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German state bank gives 20m euros to KAZA TFCA

18 June 2010

KfW Entwicklungsbank finances world's biggest conservation area in Africa

The cornerstone for the Africa's biggest conservation area, the Kavango-Zambezi (KAZA) Transfrontier Conservation Area (TFCA) was laid on 7 December 2006 with the signing of a memorandum of understanding by the five participating countries to jointly
The cornerstone for the Africa's biggest conservation area, the Kavango-Zambezi (KAZA) Transfrontier Conservation Area (TFCA) was laid on 7 December 2006 with the signing of a memorandum of understanding by the five participating countries to jointly
  • Nature protection, peace and tourism
  • The protection of biological diversity and economic development will be closely integrated
  • EUR 20 million for the construction of park infrastructure, tourism facilities, wildlife management, demining and coordination of private initiatives of farmers, villages and international investors
On behalf of the Federal Ministry for Economic Cooperation and Development (BMZ), KfW Entwicklungsbank as the main donor institution will provide EUR 20 million for the Kavango Zambezi Transfrontier Park (KAZA), a sum which will initially be invested in the development of park infrastructure, ecological corridors, wildlife management, the coordination of private initiatives of the local population with private investors in tourism, and in the medium term for demining and health programmes. The area being formed to comprise the world's biggest conservation area covers regions in Angola, Botswana, Namibia, Zambia und Zimbabwe. With 29 million hectares, roughly the size of Italy, the fascinating KAZA region is a joint initiative of the participating countries and is to be developed into one of the world's most attractive travel destinations for ecotourism.
"In establishing the park, the conservation of biodiversity and economic development go hand in hand. For the Sub-Saharan countries, international nature tourism in the Kavango Zambezi Transfrontier Conservation Area is an effective strategy for promoting growth and employment and helps to reduce rural poverty", said Dr Norbert Kloppenburg, member of the Managing Board of KfW Bankengruppe.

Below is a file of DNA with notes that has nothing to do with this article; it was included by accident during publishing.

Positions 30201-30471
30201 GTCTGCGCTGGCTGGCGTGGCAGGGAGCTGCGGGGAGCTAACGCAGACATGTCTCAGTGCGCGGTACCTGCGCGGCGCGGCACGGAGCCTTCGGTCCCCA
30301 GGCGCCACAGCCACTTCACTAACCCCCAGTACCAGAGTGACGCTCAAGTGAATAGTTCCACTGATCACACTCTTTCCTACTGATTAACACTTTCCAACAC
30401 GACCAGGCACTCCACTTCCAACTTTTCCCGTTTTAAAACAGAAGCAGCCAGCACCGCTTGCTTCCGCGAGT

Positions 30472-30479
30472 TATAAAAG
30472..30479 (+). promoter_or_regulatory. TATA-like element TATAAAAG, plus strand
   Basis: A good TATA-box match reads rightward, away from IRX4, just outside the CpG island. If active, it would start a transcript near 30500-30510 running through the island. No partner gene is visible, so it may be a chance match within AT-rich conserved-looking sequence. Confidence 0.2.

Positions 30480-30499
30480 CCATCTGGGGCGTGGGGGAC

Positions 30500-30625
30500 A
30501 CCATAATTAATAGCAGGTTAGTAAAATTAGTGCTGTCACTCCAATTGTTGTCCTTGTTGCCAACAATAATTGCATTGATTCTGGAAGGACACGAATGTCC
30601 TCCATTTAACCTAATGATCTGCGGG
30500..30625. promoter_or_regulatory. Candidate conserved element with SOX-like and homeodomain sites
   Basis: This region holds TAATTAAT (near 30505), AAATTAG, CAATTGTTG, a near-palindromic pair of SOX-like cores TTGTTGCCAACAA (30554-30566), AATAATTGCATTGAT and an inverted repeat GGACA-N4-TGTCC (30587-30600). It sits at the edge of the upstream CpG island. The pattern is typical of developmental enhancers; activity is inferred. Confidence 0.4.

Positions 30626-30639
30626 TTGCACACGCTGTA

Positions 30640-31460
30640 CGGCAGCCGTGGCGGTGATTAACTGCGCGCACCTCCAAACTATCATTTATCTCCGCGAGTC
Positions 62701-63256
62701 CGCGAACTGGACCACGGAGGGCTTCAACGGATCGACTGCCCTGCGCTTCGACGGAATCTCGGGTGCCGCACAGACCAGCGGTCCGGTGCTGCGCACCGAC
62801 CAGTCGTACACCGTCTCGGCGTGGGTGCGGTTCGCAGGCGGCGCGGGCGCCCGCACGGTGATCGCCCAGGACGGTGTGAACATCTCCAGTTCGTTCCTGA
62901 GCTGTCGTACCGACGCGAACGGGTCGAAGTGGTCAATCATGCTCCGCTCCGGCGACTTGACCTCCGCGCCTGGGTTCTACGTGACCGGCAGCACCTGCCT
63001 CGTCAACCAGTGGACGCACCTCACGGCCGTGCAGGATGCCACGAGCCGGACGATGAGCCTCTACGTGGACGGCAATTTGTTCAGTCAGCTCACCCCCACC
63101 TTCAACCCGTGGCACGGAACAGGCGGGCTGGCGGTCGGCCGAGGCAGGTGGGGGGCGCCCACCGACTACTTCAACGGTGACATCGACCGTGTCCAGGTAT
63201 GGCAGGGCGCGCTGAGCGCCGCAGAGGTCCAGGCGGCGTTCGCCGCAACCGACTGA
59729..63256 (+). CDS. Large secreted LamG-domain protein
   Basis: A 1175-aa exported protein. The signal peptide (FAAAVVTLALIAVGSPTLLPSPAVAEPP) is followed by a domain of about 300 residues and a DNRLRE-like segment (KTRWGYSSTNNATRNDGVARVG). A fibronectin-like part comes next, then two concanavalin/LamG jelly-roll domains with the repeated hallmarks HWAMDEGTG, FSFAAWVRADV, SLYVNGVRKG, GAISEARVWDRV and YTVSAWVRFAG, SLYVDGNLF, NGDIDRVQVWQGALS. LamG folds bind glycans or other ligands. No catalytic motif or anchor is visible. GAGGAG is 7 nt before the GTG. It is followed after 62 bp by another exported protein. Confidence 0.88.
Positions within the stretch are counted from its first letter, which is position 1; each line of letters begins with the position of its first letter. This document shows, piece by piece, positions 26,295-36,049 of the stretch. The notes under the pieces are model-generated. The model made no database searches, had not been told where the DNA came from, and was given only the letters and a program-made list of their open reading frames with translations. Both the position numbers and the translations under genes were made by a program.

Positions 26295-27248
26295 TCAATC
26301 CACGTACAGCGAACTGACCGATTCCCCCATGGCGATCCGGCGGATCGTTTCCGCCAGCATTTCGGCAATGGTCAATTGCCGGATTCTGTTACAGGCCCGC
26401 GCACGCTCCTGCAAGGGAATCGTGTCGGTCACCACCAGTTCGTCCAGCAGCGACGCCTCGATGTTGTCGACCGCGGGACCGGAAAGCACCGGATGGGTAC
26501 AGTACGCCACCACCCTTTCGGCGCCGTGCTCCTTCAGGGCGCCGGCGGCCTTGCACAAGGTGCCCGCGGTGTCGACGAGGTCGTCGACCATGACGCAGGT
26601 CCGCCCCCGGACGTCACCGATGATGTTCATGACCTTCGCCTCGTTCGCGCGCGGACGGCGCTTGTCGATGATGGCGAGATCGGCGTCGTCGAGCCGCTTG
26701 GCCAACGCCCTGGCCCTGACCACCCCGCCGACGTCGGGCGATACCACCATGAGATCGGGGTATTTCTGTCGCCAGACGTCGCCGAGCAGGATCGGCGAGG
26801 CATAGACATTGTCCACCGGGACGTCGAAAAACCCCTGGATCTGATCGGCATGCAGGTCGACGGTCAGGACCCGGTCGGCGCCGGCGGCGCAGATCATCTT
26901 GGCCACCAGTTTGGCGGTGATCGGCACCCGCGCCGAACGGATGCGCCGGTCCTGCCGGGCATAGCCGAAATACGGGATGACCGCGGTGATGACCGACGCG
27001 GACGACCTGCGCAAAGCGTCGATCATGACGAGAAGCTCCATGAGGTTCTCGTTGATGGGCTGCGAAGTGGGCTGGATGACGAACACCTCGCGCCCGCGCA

The further development and expansion of the park can create many new jobs and income opportunities for activities in the tourism sector in what are generally structurally weak regions of the participating states. As a rule of thumb, one job is created for every eight tourists in southern Africa. Active participation by the population is a key element of this concerted promotion of tourism in rural areas. Private initiatives of local farmers and villages are therefore also being supported - along with the coordination of international private investments.
The idea of creating the park dates back to an African initiative which, following the concept of the so-called "peace parks", also covers former conflict regions and is designed to reinforce the cooperation between the states. The already existing tourism magnets such as the Victoria Falls (Zambia, Zimbabwe) and the Okavango Delta (Botswana) border on regions which are famous for their spectacular wilderness but were previously excluded from any significant economic development for lack of infrastructure and because of armed conflicts. The planned Kavango Zambezi-Transfrontier Conservation Area comprises more than 30 national parks and conservation areas.
KfW Entwicklungsbank has been committed to the conservation of tropical forests, nature and biodiversity for the last 20 years. Since 1990 KfW has invested more than EUR 1.3 billion in projects and programmes aimed at conserving biological diversity in natural ecosystems and developing the sustainable management of natural resources, a good half of which in Latin America, some 30% in Africa and roughly 16% in Asia. This makes KfW the most important bilateral donor institution in this area.

KfW Entwicklungsbank

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